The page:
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Cal. Gov't Code § 845.8 states that neither a public entity nor a public employee is liable for any injury caused by an escaping or escaped prisoner; an escaping or escaped arrested person; a person resisting arrest. The statute provides an absolute immunity--one which applies to ministerial as well as discretionary acts. The term arrest includes detentions as well, and the supreme court recognizes that the statute was intended to immunize public entities and employees from the entire spectrum of potential injuries caused by persons actually or about to be deprived of their freedom who take physical measures of one kind or another to avoid the constraint or to escape from it.
On March 12, 1991, San Mateo County juvenile hall employees Michelle Silveira and Aaron Turner were transporting 15-year-old plaintiff Kay Maureen Ladd to the San Mateo County juvenile hall. Ladd was a ward of the juvenile court who had been placed in the custody of her aunt but, having run away from her aunt's home, had been taken into custody by the Butte County Sheriff. Silveira and Turner had taken custody of Ladd at the Butte County juvenile hall, handcuffed her with her hands in front of her body, and placed her in the rear seat of a San Mateo County automobile. It was raining. When the vehicle stopped for a red traffic signal near some railroad tracks, Ladd jumped out of the automobile and ran toward a slow-moving freight train. Despite being handcuffed, Ladd tried to climb aboard a boxcar, but fell beneath the wheels of the train, resulting in the loss of both her legs. Ladd sued San Mateo County and the county employees responsible for transporting her, alleging the county was negligent in failing to adequately train and supervise its employees and in failing to provide "adequate equipment and a security vehicle." Ladd further alleged that the county employees were negligent in failing to properly restrain and care for her, "so as to permit her to flee said automobile and board a moving railroad train." The superior court granted summary judgment in favor of defendants on the ground the county and its employees were immune from liability pursuant to Government Code section 845.8, which states that "[n]either a public entity nor a public employee is liable for: [P] . . . [P] (b) Any injury caused by: [P] (1) An escaping or escaped prisoner," and section 846, which provides: "Neither a public entity nor a public employee is liable for injury caused by the failure to make an arrest or by the failure to retain an arrested person in custody." The Court of Appeal affirmed the judgment on the ground that defendants were immune from liability pursuant to section 845.8, without reaching the question whether defendants also were immune under section 846.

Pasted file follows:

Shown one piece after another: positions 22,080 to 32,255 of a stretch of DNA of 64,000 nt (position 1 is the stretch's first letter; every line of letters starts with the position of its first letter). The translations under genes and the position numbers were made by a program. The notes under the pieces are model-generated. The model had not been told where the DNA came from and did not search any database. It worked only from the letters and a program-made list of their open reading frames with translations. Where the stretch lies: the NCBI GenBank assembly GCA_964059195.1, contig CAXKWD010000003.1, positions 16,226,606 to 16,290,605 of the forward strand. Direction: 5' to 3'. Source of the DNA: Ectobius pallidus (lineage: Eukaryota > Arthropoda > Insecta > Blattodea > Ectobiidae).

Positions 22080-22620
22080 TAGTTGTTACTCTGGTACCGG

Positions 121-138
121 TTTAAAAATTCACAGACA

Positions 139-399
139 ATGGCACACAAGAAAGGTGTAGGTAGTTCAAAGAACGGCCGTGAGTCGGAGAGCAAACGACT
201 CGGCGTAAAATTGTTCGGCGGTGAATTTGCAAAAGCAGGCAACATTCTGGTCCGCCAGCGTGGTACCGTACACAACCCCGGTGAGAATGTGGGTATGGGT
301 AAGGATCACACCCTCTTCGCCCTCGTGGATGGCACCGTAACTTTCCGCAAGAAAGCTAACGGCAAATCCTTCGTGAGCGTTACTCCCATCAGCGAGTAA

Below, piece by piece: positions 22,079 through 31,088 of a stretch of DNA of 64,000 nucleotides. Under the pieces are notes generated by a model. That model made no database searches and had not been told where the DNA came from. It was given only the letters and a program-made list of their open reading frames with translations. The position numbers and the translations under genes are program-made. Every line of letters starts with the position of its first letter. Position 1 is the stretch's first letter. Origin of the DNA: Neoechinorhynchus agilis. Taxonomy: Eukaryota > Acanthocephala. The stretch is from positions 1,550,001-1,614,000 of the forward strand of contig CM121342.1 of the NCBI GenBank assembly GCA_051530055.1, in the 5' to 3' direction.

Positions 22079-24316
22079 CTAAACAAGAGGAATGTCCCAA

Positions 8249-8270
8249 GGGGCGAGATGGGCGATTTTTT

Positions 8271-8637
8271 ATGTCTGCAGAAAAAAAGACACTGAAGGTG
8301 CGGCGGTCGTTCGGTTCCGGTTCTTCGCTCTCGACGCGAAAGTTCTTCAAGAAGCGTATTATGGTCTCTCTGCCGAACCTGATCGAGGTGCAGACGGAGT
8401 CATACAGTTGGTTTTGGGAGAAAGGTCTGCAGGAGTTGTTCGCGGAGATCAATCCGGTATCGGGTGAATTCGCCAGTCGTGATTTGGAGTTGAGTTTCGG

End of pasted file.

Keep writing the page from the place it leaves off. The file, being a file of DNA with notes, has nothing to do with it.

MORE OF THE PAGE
Did the immunity provided public entities and employees by Government Code section 845.8, subdivision (b), from liability for any injury "caused by" an escaping prisoner apply when a prisoner injures herself during an attempted escape?
The court affirmed, holding that the immunity provided to public entities and employees by § 845.8(b) from liability for any injury caused by an escaping prisoner applied to self-inflicted injuries suffered by the prisoner. The court also held that Cal. Veh. Code § 17001 did not apply because the injury had to be proximately caused by the negligent operation of a motor vehicle.